- The ankle is higher on the inside.
- At least 2 toes show behind the big toe, depending on angle of view.
- Only a ground-level angle of view hides the small toes completely.
- The outer line of the foot travels up as the foot turns out.
- The inner line of the foot shows a proper arch, and then reverses into another, smaller arch (the padding line) near the toe.
- Again, the inner line travels up as the foot turns in. Note that the line of the arch disappears very quickly because there's no real angle there, while the padding line remains visible.
- At some point the joint of the gig toe starts protruding, creating a bump on the upper side of the foot.
- These tendon lines may or may not show. Tension makes them pop out, and they can be permanently visible in male or elderly feet, but they will look out of place on female or young feet. You have to judge for yourself whether they serve your purpose or not.
A shows the foot seen frontally when it’s perfectly level, such as from ground level.
From this angle the toes look like peas in a pod, and you can simply draw them as balls before connecting them to the foot. Usually however, our frontal view of feet (when they are on the ground) is from a higher point of view, as in B.
- What looks like a “6th toe” is the padding outside the foot.
- The big toe looks oval rather than round.
- The big toe and second toe are usually separated by a space.
- In a frontal view that reveals the underside, the ball of each toe shows clearly.
- The padding line is horizontal from this angle, NOT parallel to the sides of the foot.
- When the toes are lifted, the padding of the forefoot is visible underneath them.
- The inner line of the padding may appear, cutting the foot in two by running towards the ankle.
Where the Foot Joins the Leg:
- Roughly speaking, the front side of the leg falls vertically into the foot.
- The back of the leg slopes in, but the heel protrudes out again.
- This is a transition plane between leg and foot – there is no sharp angle. Look for it in all the diagrams above.
- Note that the inward slope of the back and outer sides of the leg is connected to the calf muscle. The less muscular the calf, the straighter this line; in extreme cases of muscle depletion it becomes quite vertical because it then follows the bone. Inversely, excess fat will cause both lines to bulge in a sausage effect.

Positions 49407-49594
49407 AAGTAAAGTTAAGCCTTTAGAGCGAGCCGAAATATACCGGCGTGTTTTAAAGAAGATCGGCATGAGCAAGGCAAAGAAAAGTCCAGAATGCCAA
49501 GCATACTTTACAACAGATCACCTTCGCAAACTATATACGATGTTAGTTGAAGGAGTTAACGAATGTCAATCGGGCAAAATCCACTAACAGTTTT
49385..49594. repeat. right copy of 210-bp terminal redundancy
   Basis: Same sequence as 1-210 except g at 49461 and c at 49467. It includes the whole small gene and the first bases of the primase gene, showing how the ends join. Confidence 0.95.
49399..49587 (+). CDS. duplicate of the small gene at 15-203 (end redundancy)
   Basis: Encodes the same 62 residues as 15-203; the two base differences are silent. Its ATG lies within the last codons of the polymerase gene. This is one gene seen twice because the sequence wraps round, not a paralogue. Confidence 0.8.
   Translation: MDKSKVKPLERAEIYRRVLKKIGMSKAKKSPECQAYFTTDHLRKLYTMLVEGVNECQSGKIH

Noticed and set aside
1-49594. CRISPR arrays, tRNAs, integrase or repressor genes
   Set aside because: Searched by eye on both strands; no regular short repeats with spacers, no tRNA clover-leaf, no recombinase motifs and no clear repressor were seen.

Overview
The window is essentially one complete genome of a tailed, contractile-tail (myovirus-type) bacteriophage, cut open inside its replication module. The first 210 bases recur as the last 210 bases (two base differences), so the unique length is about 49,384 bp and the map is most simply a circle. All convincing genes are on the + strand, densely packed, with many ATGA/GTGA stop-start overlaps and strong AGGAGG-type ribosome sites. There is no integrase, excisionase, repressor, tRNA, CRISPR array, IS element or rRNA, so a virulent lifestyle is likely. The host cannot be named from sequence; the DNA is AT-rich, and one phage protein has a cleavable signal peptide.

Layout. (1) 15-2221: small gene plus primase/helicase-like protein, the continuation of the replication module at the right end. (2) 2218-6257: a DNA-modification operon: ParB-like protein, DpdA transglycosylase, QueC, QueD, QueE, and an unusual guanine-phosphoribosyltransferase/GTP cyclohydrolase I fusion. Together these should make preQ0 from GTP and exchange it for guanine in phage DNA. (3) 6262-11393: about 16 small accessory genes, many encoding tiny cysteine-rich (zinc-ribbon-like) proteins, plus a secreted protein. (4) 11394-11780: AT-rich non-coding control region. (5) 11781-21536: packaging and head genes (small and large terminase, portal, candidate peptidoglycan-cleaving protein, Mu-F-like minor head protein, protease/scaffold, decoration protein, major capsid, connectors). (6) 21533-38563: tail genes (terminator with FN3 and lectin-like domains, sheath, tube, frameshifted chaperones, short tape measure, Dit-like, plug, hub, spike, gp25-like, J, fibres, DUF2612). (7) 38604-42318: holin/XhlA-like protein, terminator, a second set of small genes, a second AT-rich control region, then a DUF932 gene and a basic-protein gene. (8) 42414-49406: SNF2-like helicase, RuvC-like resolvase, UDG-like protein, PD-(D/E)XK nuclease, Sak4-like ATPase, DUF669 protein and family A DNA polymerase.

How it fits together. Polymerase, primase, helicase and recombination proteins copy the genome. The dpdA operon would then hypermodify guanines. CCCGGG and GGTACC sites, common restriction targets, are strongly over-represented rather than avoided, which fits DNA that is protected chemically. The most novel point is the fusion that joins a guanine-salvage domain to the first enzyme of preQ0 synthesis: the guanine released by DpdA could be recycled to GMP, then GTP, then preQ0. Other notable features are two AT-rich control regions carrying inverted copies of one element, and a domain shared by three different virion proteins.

- Seen from the front, the inner side of the leg is vertical while the outer side slopes in.
- The ankle bones jut out both inside and outside, but higher on the inside.
- On the outside, the ankle bone appears tucked behind this line.
- The Achilles tendon runs up from the heel into the leg, creating an open drop shape.
- The thinnest part of the leg, both from the side and from the front, is a little above the ankle bone.
Considering the line of the tibia, which is the straight line running down from the knee, a relaxed foot (A) forms an angle with this line, while a fully extended foot (B) causes this line to run down all the way to the toes. Some people can point the foot until it bends even further than the line (C), but this isn’t common. Note the skin folds above the heel!
No less than hands, feet are quite individual and have their own small range of shapes. Unlike hands, they can be permanently affected by non-genetic factors, namely the wearing of shoes. Note that in a given person, hands and feet work rather like a set. If someone has big hands, they'll have big feet as well; thick fingers are reflected in thick toes, and so on.
Male and Female Feet
Female feet are not a smaller version of male ones, but have a slightly different structure. In a female foot:
- The big toe is shallower (not so prominent)
- This inside line is more curved.
- The arch is higher.
- The foot is smaller for a given body height.
- This outside length is shorter.
These show most in the foot’s imprint. A normal foot shows, in print, a pronounced inner arch and slight outer arch. In flat feet (aka low arch or pronator) there are no arches, all of the foot sole touches the ground. In a high arch foot (aka supinator), only a narrow band connects the heel and the ball of the foot. Flat and high arch feet can cause aches in the muscles and back (note however that infants commonly have flat feet, the arches developing in early childhood).
The overall shape of the foot is created by the arrangement of the toes in two ways:
Which toe is longest:
- Egyptian foot: The big toe is longest.
- Greek foot: The second toe is longest.
- Square foot: Toes have even lengths.
Contrast between the widest part of the foot and its "tip"
- Wide foot: Less contrast between the widest part of the foot and its tip.
Narrow or Tapering foot: More contrast between the widest part of the foot and its tip (due to the last 2 toes receding too much).
Shoes vs. Barefoot
It makes a big difference to the shape of the foot whether one has been made to wear shoes from childhood or not. In cultures where closed shoes are worn most of the time (such as in Western cultures), the feet are narrower and the toes squeezed together. The big toe tends to point inward and the little toe can be permanently curled up under its neighbor.
In parts of the world where people go barefoot or wear thongs (which is probably the majority of the world population!), the foot shows its natural form: broader and flatter, the toes splayed for a better hold on the ground. The big toe points straight, even slightly out, and there is space between the toes. As they are not squeezed, they are rounder and broader. This is shown a bit exaggerated below.
- Summertime makes it easier to catch bare feet, in sandals or on the beach! Observe people's feet, both for details (volumes, how lines show and change, etc) and for diversity.
- Draw feet (others' or your own) in various positions using the basic "pyramid" form before adding the toes.